4. Annex I Parties commit to implement individually or jointly the quantified economy-wide emissions targets for 2020, to be submitted in the format given in Appendix I by Annex I Parties to the secretariat by 31 January 2010 for compilation in an INF document. Annex I Parties that are Party to the Kyoto Protocol will thereby further strengthen the emissions reductions initiated by the Kyoto Protocol. Delivery of reductions and financing by developed countries will be measured, reported and verified in accordance with existing and any further guidelines adopted by the Conference of the Parties, and will ensure that accounting of such targets and finance is rigorous, robust and transparent. 

5. Non-Annex I Parties to the Convention will implement mitigation actions, including those to be submitted to the secretariat by non-Annex I Parties in the format given in Appendix II by 31 January 2010, for compilation in an INF document, consistent with Article 4.1 and Article 4.7 and in the context of sustainable development. Least developed countries and small island developing States may undertake actions voluntarily and on the basis of support. Mitigation actions subsequently taken and envisaged by Non-Annex I Parties, including national inventory reports, shall be communicated through national communications consistent with Article 12.1(b) every two years on the basis of guidelines to be adopted by the Conference of the Parties. Those mitigation actions in national communications or otherwise communicated to the Secretariat will be added to the list in appendix II. Mitigation actions taken by Non-Annex I Parties will be subject to their domestic measurement, reporting and verification the result of which will be reported through their national communications every two years. Non-Annex I Parties will communicate information on the implementation of their actions through National Communications, with provisions for international consultations and analysis under clearly defined guidelines that will ensure that national sovereignty is respected. Nationally appropriate mitigation actions seeking international support will be recorded in a registry along with relevant technology, finance and capacity building support. Those actions supported will be added to the list in appendix II. These supported nationally appropriate mitigation actions will be subject to international measurement, reporting and verification in accordance with guidelines adopted by the Conference of the Parties.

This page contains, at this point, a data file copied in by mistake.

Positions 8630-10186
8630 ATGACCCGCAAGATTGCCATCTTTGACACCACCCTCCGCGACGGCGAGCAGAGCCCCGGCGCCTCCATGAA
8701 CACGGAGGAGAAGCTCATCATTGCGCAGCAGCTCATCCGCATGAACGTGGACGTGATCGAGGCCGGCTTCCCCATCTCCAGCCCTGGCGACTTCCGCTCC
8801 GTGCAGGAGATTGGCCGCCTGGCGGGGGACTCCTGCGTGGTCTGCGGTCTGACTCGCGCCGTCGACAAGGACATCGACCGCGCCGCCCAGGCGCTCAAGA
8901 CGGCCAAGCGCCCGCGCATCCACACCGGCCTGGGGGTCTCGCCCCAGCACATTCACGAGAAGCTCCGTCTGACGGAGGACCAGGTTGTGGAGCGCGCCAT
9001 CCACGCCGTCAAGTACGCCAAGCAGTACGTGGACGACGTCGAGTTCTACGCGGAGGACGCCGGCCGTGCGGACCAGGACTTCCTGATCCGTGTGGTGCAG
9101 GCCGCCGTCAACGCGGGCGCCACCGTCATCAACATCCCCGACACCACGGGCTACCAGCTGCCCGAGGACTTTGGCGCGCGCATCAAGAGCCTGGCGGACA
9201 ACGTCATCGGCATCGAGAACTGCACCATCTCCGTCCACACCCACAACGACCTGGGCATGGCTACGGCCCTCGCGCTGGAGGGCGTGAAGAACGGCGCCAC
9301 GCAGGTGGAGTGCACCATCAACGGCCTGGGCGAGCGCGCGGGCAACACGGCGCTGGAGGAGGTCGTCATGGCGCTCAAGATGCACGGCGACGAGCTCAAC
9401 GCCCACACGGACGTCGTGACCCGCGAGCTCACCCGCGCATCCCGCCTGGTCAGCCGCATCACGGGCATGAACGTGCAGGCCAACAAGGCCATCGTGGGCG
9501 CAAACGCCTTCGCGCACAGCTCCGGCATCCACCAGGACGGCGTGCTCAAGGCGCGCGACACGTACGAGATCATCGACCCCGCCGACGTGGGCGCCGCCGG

6. We recognize the crucial role of reducing emission from deforestation and forest degradation and the need to enhance removals of greenhouse gas emission by forests and agree on the need to provide positive incentives to such actions through the immediate establishment of a mechanism including REDD-plus, to enable the mobilization of financial resources from developed countries. 

7. We decide to pursue various approaches, including opportunities to use markets, to enhance the cost-effectiveness of, and to promote mitigation actions. Developing countries, especially those with low emitting economies should be provided incentives to continue to develop on a low emission pathway. 

8. Scaled up, new and additional, predictable and adequate funding as well as improved access shall be provided to developing countries, in accordance with the relevant provisions of the Convention, to enable and support enhanced action on mitigation, including substantial finance to reduce emissions from deforestation and forest degradation (REDD-plus), adaptation, technology development and transfer and capacity-building, for enhanced implementation of the Convention. The collective commitment by developed countries is to provide new and additional resources, including forestry and investments through international institutions, approaching USD 30 billion for the period 2010 . 2012 with balanced allocation between adaptation and mitigation. Funding for adaptation will be prioritized for the most vulnerable developing countries, such as the least developed countries, small island developing States and Africa. In the context of meaningful mitigation actions and transparency on implementation, developed countries commit to a goal of mobilizing jointly USD 100 billion dollars a year by 2020 to address the needs of developing countries. This funding will come from a wide variety of sources, public and private, bilateral and multilateral, including alternative sources of finance. New multilateral funding for adaptation will be delivered through effective and efficient fund arrangements, with a governance structure providing for equal representation of developed and developing countries. A significant portion of such funding should flow through the Copenhagen Green Climate Fund.